According to the Marshall News Messenger, Bossier City resident David Louis Whitehead has filed a lawsuit in an East Texas Federal Courtroom against Marvel Entertainment, Walt Disney, Netflix, and Viacom. In the lawsuit, Whitehead alleges that the story for Marvel's 2018 film Black Panther was stolen from a movie script he wrote called "Batman Blackman".

Whitehead is asking for a jury to award him $10 billion in the case.

In addition to this lawsuit, Whitehead is a part of another lawsuit against rapper Kendrick Lamar, where it's claimed that Lamar lifted work from Michael Jackson for a song used on the Black Panther soundtrack.

Some find this lawsuit odd, because the titular character in the Black Panther film has been around for decades. The writer and director of the Black Panther movie, Ryan Coogler, has referenced the work of Jack Kirby with the character in the comics as his inspiration for the movie. In addition to a lot of the source material already existing in comic books, the Marvel Cinematic Universe is very tightly knit from one movie to another, meaning that elements of the movie had to be dictated by the events of other films inside the shared universe. Making the gap for someone else's story to be integrated becomes an even tougher needle to thread.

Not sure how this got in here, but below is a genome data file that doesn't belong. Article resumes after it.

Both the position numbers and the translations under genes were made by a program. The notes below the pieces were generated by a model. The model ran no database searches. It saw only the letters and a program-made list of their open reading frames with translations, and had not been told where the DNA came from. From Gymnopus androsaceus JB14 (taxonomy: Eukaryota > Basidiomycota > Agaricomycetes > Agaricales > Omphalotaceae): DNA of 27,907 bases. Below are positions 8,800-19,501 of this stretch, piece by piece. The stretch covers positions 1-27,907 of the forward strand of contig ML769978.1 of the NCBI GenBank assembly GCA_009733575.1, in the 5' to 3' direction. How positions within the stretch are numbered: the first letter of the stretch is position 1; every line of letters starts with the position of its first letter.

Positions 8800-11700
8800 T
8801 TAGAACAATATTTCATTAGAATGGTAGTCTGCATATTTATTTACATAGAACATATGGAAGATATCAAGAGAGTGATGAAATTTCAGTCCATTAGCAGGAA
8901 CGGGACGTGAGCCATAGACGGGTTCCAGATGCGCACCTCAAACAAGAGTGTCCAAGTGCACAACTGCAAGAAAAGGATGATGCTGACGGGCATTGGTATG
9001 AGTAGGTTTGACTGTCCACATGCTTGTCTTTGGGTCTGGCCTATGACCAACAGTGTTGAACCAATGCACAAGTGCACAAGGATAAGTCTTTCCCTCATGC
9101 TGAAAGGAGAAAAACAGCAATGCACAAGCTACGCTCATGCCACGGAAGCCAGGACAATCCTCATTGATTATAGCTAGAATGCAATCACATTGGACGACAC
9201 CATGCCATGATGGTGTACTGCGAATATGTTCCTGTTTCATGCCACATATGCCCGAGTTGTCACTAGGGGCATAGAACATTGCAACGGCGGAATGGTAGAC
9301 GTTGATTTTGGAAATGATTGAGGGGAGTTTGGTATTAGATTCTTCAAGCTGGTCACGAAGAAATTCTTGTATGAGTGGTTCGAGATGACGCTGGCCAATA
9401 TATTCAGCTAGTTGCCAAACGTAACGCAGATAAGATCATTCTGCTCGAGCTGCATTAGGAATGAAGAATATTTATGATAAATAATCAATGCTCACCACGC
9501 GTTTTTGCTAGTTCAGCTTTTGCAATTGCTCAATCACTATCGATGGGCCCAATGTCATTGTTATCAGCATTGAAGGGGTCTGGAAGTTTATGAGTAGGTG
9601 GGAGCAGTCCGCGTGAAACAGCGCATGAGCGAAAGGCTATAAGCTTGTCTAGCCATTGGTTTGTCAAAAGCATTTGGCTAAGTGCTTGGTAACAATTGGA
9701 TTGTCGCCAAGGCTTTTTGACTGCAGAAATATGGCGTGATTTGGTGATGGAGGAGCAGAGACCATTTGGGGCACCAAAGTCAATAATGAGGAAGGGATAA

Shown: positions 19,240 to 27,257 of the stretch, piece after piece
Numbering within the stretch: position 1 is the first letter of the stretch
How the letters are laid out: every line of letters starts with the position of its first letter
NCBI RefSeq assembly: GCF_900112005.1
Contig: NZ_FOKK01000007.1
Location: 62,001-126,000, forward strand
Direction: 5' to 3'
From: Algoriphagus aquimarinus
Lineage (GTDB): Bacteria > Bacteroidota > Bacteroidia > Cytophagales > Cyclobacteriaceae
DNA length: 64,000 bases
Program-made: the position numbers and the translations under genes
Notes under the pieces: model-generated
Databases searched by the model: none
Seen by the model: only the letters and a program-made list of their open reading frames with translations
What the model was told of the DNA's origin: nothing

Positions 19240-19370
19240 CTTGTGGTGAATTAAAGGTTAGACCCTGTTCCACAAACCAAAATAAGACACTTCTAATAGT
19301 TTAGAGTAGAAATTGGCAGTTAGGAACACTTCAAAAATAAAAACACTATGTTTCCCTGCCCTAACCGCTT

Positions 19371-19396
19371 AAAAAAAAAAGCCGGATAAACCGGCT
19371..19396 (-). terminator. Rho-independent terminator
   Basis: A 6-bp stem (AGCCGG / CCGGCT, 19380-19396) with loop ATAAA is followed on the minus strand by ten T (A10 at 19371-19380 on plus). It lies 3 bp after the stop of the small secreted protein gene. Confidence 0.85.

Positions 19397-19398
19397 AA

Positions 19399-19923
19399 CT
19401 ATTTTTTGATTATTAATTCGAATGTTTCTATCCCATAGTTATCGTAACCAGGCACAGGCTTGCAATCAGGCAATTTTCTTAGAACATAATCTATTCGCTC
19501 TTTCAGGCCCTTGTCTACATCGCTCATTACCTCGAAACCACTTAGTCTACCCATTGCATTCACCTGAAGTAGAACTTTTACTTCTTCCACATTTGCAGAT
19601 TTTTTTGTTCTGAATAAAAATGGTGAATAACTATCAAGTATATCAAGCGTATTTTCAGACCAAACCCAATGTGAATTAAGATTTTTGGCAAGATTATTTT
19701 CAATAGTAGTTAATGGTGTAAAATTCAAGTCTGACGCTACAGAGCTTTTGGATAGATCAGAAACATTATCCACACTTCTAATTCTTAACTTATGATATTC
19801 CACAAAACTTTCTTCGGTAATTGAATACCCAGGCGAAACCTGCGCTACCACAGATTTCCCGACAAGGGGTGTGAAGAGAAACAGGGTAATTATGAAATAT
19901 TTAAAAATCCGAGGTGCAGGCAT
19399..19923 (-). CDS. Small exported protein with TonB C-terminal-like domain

Also, the fact that the lawsuit is sourcing a script for a movie called "Batman Blackman" is ironic, considering that title itself is infringing on the intellectual property of Marvel's main competitor, DC Comics, who have owned the character of Batman since 1939.

Whitehead, who is an American Government instructor at Grambling State University, initially filed the suit in November of 2018, just recently amended this lawsuit with a request to change the venue from the Eastern District of Texas. The companies he's suing responded to that motion saying the case has no relevance in Texas, and should be moved to California. Whitehead countered that the case should be moved to New York.

After those motions, Whitehead amended the lawsuit once again, to add additional companies he wants to sue. Including CBS, Comcast, Sony, Lionsgate, and others.